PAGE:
In June, Max Cleland appeared with President Obama in Normandy, France, to commemorate the sixty-fifth anniversary of D-Day. Just days before, Obama had named Cleland secretary of the American Battle Monuments Commission, charged with overseeing the cemeteries and memorials around the world that honor U.S. soldiers who died in battle. For Cleland, who lost both legs and his right arm to a grenade in Vietnam, the D-Day remembrance was the beginning of a new career, coming almost seven years after losing his U.S. Senate seat to Saxby Chambliss in one of the ugliest races Georgia has seen in years. Perhaps most memorable about the campaign was a Chambliss TV ad that linked an image of Cleland with Osama bin Laden and Saddam Hussein.
Cleland’s defeat unmoored him. His depression became so severe that he ended up back at Walter Reed hospital in Washington, D.C., where he’d gone decades before to recuperate from his war injuries. A diagnosis of post-traumatic stress disorder led him to an even greater understanding of the challenges faced by returning veterans. Always an outspoken advocate for veterans (he served as head of Veterans Affairs under President Carter), Cleland has now written a memoir, out this month. Heart of a Patriot: How I Found the Courage to Survive Vietnam, Walter Reed and Karl Rove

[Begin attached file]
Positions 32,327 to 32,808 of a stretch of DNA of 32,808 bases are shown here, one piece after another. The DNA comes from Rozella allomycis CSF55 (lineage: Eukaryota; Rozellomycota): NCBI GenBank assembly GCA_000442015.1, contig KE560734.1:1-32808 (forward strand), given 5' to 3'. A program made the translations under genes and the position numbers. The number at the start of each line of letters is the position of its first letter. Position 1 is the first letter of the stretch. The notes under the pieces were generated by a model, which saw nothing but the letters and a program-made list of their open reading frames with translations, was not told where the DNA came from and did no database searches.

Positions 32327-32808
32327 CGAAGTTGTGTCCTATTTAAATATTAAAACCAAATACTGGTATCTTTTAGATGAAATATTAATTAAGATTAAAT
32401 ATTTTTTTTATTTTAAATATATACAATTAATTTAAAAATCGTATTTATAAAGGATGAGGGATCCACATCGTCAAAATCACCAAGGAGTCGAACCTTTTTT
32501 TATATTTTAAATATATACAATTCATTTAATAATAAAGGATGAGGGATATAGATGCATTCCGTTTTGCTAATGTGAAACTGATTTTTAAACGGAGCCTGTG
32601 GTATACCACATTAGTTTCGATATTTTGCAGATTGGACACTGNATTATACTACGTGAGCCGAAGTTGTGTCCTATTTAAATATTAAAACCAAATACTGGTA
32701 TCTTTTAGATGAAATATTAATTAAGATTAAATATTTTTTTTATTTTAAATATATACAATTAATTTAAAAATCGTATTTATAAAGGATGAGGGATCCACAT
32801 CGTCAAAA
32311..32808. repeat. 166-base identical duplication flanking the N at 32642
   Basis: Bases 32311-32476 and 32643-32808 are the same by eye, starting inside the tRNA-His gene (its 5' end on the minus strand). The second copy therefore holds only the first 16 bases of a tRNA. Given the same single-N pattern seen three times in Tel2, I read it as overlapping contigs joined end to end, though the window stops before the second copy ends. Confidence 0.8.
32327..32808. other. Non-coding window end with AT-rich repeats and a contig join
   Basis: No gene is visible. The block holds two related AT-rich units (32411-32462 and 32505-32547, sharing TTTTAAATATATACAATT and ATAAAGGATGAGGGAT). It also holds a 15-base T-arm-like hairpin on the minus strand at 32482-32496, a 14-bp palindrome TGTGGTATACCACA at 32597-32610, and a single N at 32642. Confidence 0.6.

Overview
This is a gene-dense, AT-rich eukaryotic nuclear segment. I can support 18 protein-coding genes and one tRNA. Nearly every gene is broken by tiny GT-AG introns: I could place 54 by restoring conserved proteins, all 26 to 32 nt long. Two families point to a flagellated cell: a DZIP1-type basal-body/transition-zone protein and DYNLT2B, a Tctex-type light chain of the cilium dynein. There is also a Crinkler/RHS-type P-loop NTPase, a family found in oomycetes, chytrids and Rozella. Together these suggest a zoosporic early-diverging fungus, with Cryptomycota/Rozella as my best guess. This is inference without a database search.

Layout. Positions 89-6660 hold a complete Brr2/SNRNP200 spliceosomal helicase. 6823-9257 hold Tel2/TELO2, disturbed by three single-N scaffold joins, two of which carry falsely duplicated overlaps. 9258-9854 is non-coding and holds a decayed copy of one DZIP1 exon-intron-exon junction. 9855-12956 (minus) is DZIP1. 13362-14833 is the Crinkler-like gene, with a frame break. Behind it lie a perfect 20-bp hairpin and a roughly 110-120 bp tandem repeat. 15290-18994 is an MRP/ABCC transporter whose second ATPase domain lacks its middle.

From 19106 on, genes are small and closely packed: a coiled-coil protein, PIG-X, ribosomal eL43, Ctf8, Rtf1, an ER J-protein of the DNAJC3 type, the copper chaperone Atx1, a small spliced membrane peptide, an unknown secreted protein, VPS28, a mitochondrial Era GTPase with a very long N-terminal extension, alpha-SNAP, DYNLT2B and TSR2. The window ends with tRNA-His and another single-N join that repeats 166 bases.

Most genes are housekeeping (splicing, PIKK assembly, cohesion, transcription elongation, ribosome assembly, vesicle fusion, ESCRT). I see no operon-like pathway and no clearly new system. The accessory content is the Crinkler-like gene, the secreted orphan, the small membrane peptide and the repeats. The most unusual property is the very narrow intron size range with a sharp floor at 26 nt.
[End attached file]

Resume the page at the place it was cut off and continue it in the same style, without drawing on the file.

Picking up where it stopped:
pulls no punches about George W. Bush, Georgia’s election system, and the long road back from defeat. Cleland will speak and sign books at the Carter Center at 7 p.m. on October 13. To accompany the following excerpt, Atlanta
magazine editor Steve Fennessy talked with Cleland about the memoir. You dropped out of the public eye after the 2002 election. As you write in your book, that period after your loss to Saxby Chambliss put you in a tailspin.
It was the worst period in my life. The lowest point was when I ended up back in Walter Reed again after forty years and realized this time I had to repair my mind and my soul and my psyche, rather than my body. They are really the best in the business. They understand post-traumatic stress disorder. They understand the things that can follow from that—the depression, the extent to which life can go black. I’m still in touch with my counselor and my psychiatrist at Walter Reed, and they’re helping me put my life back together now, just like Walter Reed helped me put my body back together forty-one years ago.